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Using a Pooled Trust for Medicaid Planning

If you’re disabled and trying to qualify for Medicaid, one option that can help you is a pooled trust. A special needs trust is often used to help a person get under the $2,000 countable asset limit, which can make the difference in whether they qualify for Medicaid services or not. There are options for moving assets into a trust for both personal and certain types of medical needs, most typically for people who are under age 65 and become disabled.

For beneficiaries over 65 a transfer penalty may apply. But the best news about a pooled trust is that it can help a disabled person receive the long-term nursing home care they need. When getting that care is vital and being on Medicaid is needed due to the costs incurred, putting money in a pooled trust can address important financial and medical care concerns to provide much-needed help. Here is everything you need to know about pooled trusts, and how they relate to Medicaid eligibility.

What is a Pooled Trust?

A pooled trust contains assets from many people, managed by one administration but separated into sub-accounts belonging to the individuals. Pooling the money can make it easier to invest and manage it correctly. It can help beneficiaries and their families have fewer worries about where the money is, where it’s going, and the right ways to manage it. It’s similar to a bank in the way a bank pools money from deposits, but every customer still has a separate account belonging to them.

This kind of trust can only be maintained by a nonprofit organization. Assets are all pooled together for management and investment while each sub-account is only used for the disabled person. Beneficiaries of these sub-accounts must be disabled, or they won’t qualify to be part of the trust. For purposes of SSI, being disabled means they have a severe impairment that prevents them from working and that disability will last at least one year.

Why Use a Pooled Trust?

There are many reasons to use a pooled trust. One of the main reasons is that managing a trust or other funds for a disabled person can be stressful and become too much responsibility for a family member to handle. Having a professional nonprofit organization managing the account avoids that stress. It also helps family members focus on spending time with the disabled person and handle basic life activities, without worrying about the management of money.

For disabled individuals that don’t have a living parent or family member, a trust can be set up by the beneficiary themselves. There will be fewer worries when it’s set up and managed to ensure that important medical expenses will be covered. This also helps protect a disabled person from caregivers or others who could potentially take advantage of them when they seek help. It can be reassuring to know a nonprofit organization will correctly manage their money and that money will be used properly for their needs.

How Can You Spend Funds in a Pooled Trust?

Assets included in a pooled trust are only for the benefit of the disabled person, who is the beneficiary of the trust. No one else will have access to the money or is able to use it for their own needs or costs. Expenses that can be paid out of the trust include:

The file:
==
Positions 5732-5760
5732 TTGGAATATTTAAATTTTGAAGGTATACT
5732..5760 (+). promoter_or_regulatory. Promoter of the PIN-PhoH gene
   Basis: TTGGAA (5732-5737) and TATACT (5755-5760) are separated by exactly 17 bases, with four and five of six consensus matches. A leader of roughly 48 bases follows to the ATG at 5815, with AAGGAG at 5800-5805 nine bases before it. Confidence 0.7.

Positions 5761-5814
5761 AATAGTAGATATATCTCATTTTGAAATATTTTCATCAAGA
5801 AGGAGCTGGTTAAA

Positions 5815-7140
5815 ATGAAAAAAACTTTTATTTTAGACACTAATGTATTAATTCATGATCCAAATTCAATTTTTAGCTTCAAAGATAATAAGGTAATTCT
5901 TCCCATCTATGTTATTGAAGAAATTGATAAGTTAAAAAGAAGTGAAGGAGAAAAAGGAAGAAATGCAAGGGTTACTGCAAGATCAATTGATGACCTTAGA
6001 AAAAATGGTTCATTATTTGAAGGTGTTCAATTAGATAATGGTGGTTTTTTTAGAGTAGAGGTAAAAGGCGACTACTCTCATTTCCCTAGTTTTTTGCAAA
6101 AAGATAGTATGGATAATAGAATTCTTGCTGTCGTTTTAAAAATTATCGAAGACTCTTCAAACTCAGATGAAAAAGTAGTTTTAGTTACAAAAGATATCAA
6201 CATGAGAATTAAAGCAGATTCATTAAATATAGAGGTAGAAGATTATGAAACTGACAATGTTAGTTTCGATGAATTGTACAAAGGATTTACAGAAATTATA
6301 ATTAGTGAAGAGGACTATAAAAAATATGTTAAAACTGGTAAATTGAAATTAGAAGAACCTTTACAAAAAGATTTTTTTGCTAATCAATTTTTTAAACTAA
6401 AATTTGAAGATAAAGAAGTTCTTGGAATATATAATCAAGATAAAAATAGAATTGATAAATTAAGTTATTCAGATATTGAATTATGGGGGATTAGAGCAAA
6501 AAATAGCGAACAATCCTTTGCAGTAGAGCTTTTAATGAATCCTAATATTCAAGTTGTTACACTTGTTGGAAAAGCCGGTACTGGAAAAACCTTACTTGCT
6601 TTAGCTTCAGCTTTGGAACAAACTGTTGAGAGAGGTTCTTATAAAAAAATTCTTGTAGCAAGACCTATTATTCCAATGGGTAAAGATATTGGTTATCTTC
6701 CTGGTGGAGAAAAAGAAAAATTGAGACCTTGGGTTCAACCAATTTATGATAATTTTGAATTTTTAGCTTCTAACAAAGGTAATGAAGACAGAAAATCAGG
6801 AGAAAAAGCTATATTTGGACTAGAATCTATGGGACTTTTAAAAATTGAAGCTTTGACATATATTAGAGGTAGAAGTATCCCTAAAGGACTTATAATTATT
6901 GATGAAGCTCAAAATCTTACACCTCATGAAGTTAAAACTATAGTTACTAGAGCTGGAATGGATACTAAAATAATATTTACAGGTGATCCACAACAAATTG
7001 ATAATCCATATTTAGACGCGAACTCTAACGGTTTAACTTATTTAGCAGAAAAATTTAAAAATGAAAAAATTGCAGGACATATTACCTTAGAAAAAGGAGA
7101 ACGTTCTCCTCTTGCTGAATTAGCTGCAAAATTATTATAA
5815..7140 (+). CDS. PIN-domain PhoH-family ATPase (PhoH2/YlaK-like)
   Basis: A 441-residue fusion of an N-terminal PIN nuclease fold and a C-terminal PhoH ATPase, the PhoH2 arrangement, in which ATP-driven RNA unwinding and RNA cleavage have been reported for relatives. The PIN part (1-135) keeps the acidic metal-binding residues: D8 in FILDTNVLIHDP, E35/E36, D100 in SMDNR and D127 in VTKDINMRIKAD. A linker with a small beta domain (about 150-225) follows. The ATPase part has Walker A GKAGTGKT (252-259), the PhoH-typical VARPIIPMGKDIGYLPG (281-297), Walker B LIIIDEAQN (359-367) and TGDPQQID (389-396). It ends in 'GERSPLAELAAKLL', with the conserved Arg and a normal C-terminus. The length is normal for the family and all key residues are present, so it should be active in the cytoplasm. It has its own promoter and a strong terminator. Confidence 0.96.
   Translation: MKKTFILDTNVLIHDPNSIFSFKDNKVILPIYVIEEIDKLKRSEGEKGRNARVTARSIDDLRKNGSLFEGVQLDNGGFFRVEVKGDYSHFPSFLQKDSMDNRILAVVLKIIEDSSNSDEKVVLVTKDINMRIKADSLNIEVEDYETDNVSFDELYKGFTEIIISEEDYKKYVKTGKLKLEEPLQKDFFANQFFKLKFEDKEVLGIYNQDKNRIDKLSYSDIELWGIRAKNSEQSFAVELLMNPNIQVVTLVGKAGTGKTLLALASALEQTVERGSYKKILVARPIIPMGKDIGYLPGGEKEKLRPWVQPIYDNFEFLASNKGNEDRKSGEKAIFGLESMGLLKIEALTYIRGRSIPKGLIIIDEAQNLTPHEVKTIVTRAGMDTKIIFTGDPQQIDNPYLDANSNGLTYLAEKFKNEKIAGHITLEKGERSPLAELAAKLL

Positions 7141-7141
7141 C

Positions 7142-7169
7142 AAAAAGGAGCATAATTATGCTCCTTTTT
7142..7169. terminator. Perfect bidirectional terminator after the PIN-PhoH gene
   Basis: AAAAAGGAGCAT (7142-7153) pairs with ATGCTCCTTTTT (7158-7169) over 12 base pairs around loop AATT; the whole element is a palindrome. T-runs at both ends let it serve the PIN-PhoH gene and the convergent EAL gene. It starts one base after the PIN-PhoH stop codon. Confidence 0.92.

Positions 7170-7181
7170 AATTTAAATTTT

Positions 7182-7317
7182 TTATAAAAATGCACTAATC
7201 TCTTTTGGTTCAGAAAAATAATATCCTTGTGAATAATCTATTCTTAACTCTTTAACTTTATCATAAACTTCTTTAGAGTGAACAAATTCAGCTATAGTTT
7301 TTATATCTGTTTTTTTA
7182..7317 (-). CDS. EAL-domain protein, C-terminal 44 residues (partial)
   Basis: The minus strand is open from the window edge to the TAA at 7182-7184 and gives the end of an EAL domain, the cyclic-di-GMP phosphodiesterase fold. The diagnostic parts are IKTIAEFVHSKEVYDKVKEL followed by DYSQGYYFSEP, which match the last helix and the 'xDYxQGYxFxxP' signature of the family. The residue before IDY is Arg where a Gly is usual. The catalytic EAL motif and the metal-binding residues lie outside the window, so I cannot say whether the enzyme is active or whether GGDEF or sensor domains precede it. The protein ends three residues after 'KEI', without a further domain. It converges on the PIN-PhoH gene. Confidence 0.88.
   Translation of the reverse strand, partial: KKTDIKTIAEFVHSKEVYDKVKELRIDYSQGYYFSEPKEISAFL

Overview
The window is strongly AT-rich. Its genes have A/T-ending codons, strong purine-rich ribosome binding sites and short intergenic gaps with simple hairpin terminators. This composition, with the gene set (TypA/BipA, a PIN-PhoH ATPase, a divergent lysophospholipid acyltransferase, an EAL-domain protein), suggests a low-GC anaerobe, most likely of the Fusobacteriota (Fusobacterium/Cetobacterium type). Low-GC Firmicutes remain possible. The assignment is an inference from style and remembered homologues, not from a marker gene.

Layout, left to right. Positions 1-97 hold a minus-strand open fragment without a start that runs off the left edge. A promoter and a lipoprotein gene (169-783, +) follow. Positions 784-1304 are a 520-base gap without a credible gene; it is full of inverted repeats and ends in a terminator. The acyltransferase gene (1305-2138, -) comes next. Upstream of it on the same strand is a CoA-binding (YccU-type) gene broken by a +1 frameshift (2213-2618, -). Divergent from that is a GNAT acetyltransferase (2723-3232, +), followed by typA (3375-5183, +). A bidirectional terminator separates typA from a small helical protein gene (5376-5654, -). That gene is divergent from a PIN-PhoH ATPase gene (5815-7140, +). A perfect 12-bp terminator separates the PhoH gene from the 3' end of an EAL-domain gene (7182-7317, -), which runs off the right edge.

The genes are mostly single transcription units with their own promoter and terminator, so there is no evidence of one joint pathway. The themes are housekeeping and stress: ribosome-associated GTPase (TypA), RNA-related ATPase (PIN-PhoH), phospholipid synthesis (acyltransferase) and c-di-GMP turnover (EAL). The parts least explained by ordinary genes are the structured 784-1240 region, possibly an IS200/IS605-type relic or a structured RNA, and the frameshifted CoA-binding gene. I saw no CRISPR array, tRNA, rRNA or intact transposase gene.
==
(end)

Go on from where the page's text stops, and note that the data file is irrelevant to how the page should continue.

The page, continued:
• Health insurance premiums
  • Medical expenses
  • Legal expenses
  • Living expenses
  • Spousal maintenance allowance

There are also many expenses that cannot come from the trust, including:

  • Gifts or payments to anyone who’s not the beneficiary
  • Debt payments
  • Vacation expenses for family members
  • Health insurance premiums for other people

Any nonprofit organization managing a pooled trust will follow these rules, to ensure there won’t be any mismanagement of a disabled person’s money. It’s important to have a very clear understanding of what can and cannot be paid from a pooled trust before agreeing to one. This reduces stress and helps ensure the beneficiary and any family members are onboard with the decision.

Are There Downsides to a Pooled Trust?

As with any arrangement that involves an organization managing money for an individual, there can be downsides to the use of a pooled trust. The largest downside is that any assets left in the trust after the beneficiary passes away aren’t passed down to living relatives. That’s very different from what might happen if the money was kept in a different type of trust managed by a spouse or other family, where it could be passed along via the beneficiaries last will and testament.

Instead of going to the family, any left-over funds will be used to repay Medicaid expenses to the state or donated to the nonprofit that managed the trust. If the beneficiary had significant assets placed into the trust, that could result in a loss of assets that could have gone to relatives or friends.

Is a Pooled Trust the Right Choice for You?

Whether a pooled trust is the right choice for your needs is a very individual decision. It’s also one you shouldn’t make without quality legal representation that protects your interests. Special needs pooled trusts are used for situations that are very specific. When you work with an Elder Law and Special Needs Planning Attorney, you can navigate these complicated waters more easily.

The Siegel Law Group specializes in Elder Law and Medicaid planning. Reach out to us today and let us help you determine whether a pooled trust is in your and your family’s best interest. Call us today for a complimentary consultation at (561) 955-8515, or contact us through our website for more information.

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